From the time basketball's National Invitation Tournament debuted in 1938 it was doomed because of gambling influences in and around Madison Square Garden and the dedication of Kansas icons Phog Allen and Dutch Lonborg.
Phog was the coaching legend at Kansas University while Dutch was the basketball coach at Northwestern after a brilliant career as an all-sports athlete at KU. They'd long been trying to get the colleges to set up an annual championship tournament. When the NIT stepped onto the scene, their dedication grew. They felt the seamier aspects of the Garden and some of its minions would only do college basketball harm, and that there needed to be a more savory atmosphere for the sport they loved.
Doc and Dutch began a major sales job, Phog from here and Dutch from the Chicago area. In '39, a year after the NIT began to attract the most outstanding teams available, the NCAA had a modest beginning. Oregon beat Ohio State, 46-33, for the title in Evanston, Ill., Lonborg's home digs.
The NCAA lost money, attendance was embarrassing, each winning team took home a token $100 while the NIT was chortling about its financial successes. But the Kansas Kombo wasn't about to let it ride.
Next year, Phog and Dutch convinced the college coaches to hold their annual convention in Kansas City, at the time unaware his Jayhawks would be playing Indiana for the title there. Attendance was up because of support of Kansas fans in Municipal Auditorium, the NCAA came out something like $12,000 to the good, and the winners were given $750 each.
The NIT, however, continued to lure top-flight teams for its tourney. All the while Allen and a lot of other non-New Yorkers said there was too much gambling and pandering around Madison Square Garden and that it would come back to haunt the tournament.
World War II soon put the kibosh on a lot of athletic ventures, and the NCAA struggled, yet the NIT continued to use the glamour lure of "a trip to New York" to sign up the dandies.
There were postwar fits and starts, but things began to change when another visionary, Walter Byers, took over as NCAA mahatma and realized fully the potential of television. The NIT saw the NCAA gaining momentum and tried hard to compete. But guys like Byers and Wayne Duke, Walt's right-hand genius, refused to lose and paved the way for the yearly carnival, the best package in sports, to grow and flourish.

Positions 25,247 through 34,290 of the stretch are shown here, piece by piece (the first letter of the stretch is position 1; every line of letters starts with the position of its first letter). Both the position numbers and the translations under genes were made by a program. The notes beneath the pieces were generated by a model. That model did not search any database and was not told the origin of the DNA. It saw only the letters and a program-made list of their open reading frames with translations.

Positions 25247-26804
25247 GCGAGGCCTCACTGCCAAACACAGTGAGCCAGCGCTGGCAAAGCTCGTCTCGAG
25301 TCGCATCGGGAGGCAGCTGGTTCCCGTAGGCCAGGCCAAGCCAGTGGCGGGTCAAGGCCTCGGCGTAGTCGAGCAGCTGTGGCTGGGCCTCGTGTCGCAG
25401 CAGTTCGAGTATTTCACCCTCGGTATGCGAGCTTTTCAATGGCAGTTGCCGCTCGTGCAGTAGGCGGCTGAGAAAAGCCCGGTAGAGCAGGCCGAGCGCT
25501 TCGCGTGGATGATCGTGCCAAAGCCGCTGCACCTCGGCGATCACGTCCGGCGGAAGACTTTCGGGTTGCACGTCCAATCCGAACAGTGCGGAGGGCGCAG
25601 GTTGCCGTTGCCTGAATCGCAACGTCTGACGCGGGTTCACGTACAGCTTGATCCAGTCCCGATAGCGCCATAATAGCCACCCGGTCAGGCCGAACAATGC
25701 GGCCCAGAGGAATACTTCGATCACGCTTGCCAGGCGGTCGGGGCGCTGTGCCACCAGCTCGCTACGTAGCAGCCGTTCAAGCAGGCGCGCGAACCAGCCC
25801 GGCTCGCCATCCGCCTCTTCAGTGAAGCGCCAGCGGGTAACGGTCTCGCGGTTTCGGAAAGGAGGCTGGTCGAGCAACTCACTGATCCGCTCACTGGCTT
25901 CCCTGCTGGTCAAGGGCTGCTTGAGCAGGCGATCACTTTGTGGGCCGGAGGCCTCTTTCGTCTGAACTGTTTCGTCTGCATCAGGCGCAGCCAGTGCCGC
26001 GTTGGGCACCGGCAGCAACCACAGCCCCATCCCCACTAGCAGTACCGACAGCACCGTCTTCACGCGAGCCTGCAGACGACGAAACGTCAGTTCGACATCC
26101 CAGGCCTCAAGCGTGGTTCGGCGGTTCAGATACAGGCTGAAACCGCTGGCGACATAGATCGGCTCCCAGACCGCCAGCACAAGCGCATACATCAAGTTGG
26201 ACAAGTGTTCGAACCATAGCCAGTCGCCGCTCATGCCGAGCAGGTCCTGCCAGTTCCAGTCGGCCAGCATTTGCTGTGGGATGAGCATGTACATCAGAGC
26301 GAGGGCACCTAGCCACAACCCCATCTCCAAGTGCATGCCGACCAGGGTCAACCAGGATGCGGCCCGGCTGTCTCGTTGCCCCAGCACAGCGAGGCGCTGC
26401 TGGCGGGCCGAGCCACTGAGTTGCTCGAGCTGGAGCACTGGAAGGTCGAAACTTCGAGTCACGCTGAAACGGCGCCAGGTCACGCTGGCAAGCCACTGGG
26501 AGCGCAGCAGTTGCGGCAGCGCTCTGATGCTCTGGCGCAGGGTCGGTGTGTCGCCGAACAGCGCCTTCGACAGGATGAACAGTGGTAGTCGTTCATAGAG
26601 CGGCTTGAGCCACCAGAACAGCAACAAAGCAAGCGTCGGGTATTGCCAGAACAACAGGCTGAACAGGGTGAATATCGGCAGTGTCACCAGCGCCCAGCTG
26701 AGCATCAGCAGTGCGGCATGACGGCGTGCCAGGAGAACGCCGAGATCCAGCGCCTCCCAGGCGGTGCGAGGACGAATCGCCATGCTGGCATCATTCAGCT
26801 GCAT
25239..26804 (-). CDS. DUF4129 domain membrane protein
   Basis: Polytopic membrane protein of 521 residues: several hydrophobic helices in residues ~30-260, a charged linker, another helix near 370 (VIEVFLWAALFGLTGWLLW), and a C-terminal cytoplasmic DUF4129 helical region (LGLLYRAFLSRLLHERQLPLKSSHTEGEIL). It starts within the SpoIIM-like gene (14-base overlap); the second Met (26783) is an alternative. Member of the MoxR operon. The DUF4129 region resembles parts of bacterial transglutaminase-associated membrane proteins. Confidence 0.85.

By the time Kansas won the NCAA Regional in Kansas City in 1952 and moved on to Seattle to win it all, the NIT was reeling from serious body blows. The major villain, beyond Phog, Dutch, Byers and the NCAA, of course? Gambling scandals.
Phog did a little gloating, sure, but the main concern of the "hick puritans," as one NIT aficionado described them, was the damage inflicted on college ball.
The fecal matter hit the fan, heavily, in 1950 when City College of New York, coached by Nat Holman, won both the NIT and NCAA titles, something nobody did before or since. Some considered CCNY the team of the century. The glow soon faded when it was learned, with indictments to follow in '51, that at least three CCNY guys had been guilty of point-shaving and game-fixing. Not long after that, some Kentucky luminaries were ticketed -- leading to the destruction of professional hopes for the likes of Alex Groza, Ralph Beard and Bill Spivey. Ever heard much about CCNY since the scandals hit?
It's interesting the NCAA All-America listings include not one City College player from that banner 1950 season, although Groza and Beard can be found in 1948 and '49.
Every time Phog took his Kansas teams East, he goaded the writers about the den of thieves they had helped create in 1938; never shy, Doc always was hot copy. The Garden tournament had been originated by the Metropolitan Basketball Writers Assn., but later the management was shifted to five city schools -- Fordham, Manhattan, New York U., St. John's and Wagner. Wonder if they had doubts about City College even then.
Doc was forced to take his Jayhawks to the "Sodom and Gomorrah" Garden in 1952 to beat LaSalle and fall to the Peoria Caterpillars in the Olympic playoffs. But he was always good for painful zingers about the dangers for youngsters in such an environment. If you ever got to the Garden in the 1940s and 1950s, you could sense in an instant what Phog meant. The greasy torpedoes were all over the smoky premises. They weren't there for player autographs.
So look what's happened to the NCAA Tournament with its billions-of-dollars intake and fantastic appeal; note that the NIT has become an also-ran. The NIT stages early games on campuses and takes awhile to get the winners to New York. Coaches who miss the 65-team NCAA Quo Vadis enter their teams to get more shots at winning something, anything, and to be able to legally practice longer than stay-at-homes.
Yet if you think college basketball is as wholesome as legends such as Allen, Lonborg, Byers and Duke hoped and worked for, forget it. There will be at least twice as much betting on pro and college ball this month as there was on the Super Bowl and four times more than the NBA playoffs. Gambling has exploded.
Las Vegas and bookie joints around the world are deeply entrenched in the proceedings -- not caring a damn who wins or loses but only who beats or gets beaten on the point spread. Players are more vulnerable than ever.
To be sure, the NCAA tourney has achieved the greatness that our visionaries thought it could and is making far more millions than even Phog and the guys ever dreamed. But while the NIT has been put in its place, as they intended, the threats of such activities as gambling, payoffs, grade-fixing, whore-mongering and substance abuse are more severe than ever. Everywhere.
College basketball, and sports in general, have come a long, long way since the 1930s, but not all the mileage has been beneficial.